I am cooking with Karuppiah, which is vastly different from my earlier kitchen class. Where Pandey’s movements are measured, Karuppiah prances around the kitchen, flinging spices into ghee with the flair of a bullfighter. He laughs deeply and often, with the ease that comes from spending over 40 years with these ingredients. I’m keen to get cracking on the head curry—a first for me—but Karuppiah says we must attend to the ratha first. We wait until the blood coagulates, then cook the near-solid block in salt water, and chop it into even cubes that look like raspberry jelly.
This cooking class isn’t as physically demanding as the last so I have time to laugh with Karuppiah and Pandey. There’s nothing like working in the kitchen together to forge a bond between people, never mind if they are worlds, languages, and generations apart. We joke about the size of the goat’s brain as we make preparations for the dish. Our comfort with these otherwise maligned bits of offal might seem grisly to some, but to me it’s just plain sensible. Like using the leaves of the radish in a salad, rather than discarding it for waste. We prepare the base for the curry and, less than an hour later, both dishes are slow-cooking on the steel stove.
Our final meal at Bangala is a spread befitting the gods: Pineapple rasam, crisp-fried yam, green banana chips, prawn biryani, pomegranate raita tempered with mustard and curry leaves. The food just keeps coming, each course more fragrant and robust than the next. We sample the blood curry (tastes like liver), chicken Chettinad, and shamelessly gnaw on crab pincers for every last morsel of crabmeat.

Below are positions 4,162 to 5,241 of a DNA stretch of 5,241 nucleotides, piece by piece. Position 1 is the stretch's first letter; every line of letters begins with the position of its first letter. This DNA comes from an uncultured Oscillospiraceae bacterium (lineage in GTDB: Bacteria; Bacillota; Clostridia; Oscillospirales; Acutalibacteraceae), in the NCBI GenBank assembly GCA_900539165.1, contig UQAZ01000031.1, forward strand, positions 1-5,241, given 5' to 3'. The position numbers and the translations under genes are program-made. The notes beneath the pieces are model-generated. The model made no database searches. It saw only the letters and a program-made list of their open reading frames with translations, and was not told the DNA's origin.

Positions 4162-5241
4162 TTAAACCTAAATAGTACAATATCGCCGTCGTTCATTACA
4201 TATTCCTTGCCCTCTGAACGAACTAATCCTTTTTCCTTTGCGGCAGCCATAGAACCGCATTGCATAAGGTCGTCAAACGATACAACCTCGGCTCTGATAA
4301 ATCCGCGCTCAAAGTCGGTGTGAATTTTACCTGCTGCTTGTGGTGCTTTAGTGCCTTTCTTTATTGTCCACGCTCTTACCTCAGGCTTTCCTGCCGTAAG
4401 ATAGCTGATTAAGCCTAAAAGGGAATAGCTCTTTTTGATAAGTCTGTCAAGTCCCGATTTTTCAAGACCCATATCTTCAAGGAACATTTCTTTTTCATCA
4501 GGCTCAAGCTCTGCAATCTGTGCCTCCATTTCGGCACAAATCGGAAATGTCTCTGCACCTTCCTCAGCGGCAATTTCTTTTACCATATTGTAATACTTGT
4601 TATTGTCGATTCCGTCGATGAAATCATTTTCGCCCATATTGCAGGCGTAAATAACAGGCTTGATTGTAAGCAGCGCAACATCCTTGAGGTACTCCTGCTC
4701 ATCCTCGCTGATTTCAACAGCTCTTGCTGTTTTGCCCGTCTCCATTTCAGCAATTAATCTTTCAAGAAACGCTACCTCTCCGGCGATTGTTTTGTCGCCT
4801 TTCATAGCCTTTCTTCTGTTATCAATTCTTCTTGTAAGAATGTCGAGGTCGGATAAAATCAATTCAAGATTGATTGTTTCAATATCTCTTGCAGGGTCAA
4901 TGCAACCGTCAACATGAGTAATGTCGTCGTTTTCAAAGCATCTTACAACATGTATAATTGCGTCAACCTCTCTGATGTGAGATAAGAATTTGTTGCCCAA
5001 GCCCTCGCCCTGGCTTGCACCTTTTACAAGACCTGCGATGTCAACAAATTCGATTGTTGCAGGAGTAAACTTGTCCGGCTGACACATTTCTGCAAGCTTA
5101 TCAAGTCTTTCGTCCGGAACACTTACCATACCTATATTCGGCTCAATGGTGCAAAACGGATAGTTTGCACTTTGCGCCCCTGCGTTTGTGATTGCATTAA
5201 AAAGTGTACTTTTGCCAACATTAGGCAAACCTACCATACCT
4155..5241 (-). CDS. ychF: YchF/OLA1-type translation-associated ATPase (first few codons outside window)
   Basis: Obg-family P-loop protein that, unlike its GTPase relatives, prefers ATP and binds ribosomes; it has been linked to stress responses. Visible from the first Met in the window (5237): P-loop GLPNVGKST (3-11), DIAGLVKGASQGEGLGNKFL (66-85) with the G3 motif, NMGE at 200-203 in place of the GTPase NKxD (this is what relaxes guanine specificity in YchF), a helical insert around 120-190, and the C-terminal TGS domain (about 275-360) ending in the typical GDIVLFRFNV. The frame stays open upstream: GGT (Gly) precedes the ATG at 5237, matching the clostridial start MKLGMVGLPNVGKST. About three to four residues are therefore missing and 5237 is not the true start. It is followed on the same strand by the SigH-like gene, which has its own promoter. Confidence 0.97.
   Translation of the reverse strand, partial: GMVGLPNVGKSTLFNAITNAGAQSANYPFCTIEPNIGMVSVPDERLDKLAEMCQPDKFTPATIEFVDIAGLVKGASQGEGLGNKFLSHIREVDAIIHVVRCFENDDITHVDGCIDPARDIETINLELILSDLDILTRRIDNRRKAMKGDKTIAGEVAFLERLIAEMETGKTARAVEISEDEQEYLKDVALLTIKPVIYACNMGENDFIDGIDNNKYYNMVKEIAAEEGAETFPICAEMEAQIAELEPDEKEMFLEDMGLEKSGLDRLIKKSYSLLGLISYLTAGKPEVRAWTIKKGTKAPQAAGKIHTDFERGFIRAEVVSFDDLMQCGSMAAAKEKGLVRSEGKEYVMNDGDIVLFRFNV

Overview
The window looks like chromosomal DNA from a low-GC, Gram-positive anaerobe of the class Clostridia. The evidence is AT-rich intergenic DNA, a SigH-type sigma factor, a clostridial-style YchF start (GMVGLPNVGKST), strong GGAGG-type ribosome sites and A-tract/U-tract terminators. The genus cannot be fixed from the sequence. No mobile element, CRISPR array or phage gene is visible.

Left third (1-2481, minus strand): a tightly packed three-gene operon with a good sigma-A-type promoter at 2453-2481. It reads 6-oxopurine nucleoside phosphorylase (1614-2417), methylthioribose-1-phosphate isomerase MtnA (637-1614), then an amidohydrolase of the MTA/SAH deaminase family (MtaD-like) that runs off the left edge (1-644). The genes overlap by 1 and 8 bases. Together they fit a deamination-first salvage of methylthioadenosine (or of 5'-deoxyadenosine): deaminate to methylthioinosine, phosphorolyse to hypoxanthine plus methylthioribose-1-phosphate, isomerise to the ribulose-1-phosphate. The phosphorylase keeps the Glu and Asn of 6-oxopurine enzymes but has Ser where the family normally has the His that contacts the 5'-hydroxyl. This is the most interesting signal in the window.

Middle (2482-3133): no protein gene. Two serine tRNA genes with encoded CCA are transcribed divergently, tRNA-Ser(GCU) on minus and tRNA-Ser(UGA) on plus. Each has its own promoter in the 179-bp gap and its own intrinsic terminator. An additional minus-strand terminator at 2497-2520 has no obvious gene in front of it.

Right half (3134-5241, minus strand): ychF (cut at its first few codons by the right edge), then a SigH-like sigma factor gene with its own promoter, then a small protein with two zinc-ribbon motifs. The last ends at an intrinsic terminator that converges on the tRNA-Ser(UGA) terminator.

Then, a vessel of steamy, dreamy thalai curry arrives. The pieces aren’t particularly meaty, but the gravy is exceptionally flavourful. Throwing caution to the wind, I serve myself a mound of rice, mutton, and ghee, with one last serving of the chicken Chettinad and a drumstick fry, crisped in red chilli powder and coconut oil. As we plough through the courses, it occurs to me that these dishes and flavours are the most authentic reflection of the community’s history, of their journey from simple, vegetarian traders in Kanchipuram to affluent, seafood-loving merchants who travelled the world.
When I am about to throw in the towel, Pandey arrives with a small bowl and a big grin, while Karuppiah watches from the kitchen door. It’s the eyeball that he’s saved specially for me. I shake his hand with my clean one, and pop the harmless looking piece into my mouth—the only part of the goat I haven’t yet tasted. It’s not the least bit icky as some might imagine, and quite creamy and delicious.